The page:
smooth integration of biological experiments,
physical models, and computational
exercises. Readers who complete
the text will be well equipped with the
computational and mathematical skills
needed for a quantitative understanding
of a range of biological systems.... Thanks
to Nelson’s skillful writing and the excellent
accompanying online resources,
this book will appeal to a broad audience
and teach even a beginner how to
solve problems numerically.”
Eva-Maria Collins, Physics Today 2015 vol. 68 (12) pp. 56-58.
“[T]his excellent book will appeal to both students and professional scientists in the field of quantitative biology....
[T]he book feels personal in its selection of topics and the training journey on which it takes its readership. In our opinion, the combination of this uniqueness with technical accuracy makes the book a noteworthy and valuable addition to resources for advanced biophysics education...
[T]he book conveys rich information, is clearly structured, and provides comprehensive data sets...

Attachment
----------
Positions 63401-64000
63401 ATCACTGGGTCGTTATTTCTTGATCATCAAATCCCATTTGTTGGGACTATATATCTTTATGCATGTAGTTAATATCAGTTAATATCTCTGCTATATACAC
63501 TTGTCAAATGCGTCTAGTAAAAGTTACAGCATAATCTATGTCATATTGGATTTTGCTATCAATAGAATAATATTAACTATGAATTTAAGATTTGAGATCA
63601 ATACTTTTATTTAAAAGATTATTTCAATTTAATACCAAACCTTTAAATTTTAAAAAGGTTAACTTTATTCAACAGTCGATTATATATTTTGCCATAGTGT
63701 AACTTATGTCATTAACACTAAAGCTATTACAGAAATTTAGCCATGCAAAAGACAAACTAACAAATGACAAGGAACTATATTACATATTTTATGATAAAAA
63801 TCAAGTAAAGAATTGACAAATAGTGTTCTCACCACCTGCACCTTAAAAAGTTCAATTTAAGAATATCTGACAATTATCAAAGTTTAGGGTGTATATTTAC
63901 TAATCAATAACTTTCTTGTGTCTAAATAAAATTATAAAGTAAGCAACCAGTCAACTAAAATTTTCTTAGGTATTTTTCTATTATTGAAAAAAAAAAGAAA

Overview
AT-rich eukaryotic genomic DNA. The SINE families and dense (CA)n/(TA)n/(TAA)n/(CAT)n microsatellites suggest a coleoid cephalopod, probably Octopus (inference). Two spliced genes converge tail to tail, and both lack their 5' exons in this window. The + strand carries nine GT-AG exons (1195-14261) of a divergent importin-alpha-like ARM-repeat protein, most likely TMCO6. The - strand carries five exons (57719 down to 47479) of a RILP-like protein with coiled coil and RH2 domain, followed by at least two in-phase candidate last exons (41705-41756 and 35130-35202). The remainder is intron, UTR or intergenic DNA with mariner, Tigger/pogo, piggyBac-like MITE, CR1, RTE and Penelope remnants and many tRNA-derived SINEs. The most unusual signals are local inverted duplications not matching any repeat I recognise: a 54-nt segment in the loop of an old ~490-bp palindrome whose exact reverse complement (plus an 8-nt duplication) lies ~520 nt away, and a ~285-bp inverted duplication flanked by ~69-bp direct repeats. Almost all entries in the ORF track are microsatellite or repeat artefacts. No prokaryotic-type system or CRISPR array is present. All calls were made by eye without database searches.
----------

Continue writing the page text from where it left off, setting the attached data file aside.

Nelson shows how computational programming can be used effectively in modeling biological systems at the cellular and molecular levels.”
“Philip Nelson has done a terrific job.... There are numerous traits that make this text unique among the very many books of biological physics.... The presentation of materials is developed in an innovative fashion.... There is a nice balance between conceptual examples and end-of-the-chapter problems.... This book shows a nice intercalation of fundamental laws, brief descriptions of computational strategies for acquiring quantitative information, as well as their implications in biological physics and areas beyond that, including signaling processes, genetic switches, and cellular oscillators.... Physical Models of Living Systems... will benefit undergraduates as well as others with interests in genomics, proteomics, cellular signaling, bioengineering, regenerative medicine, and synthetic biology.”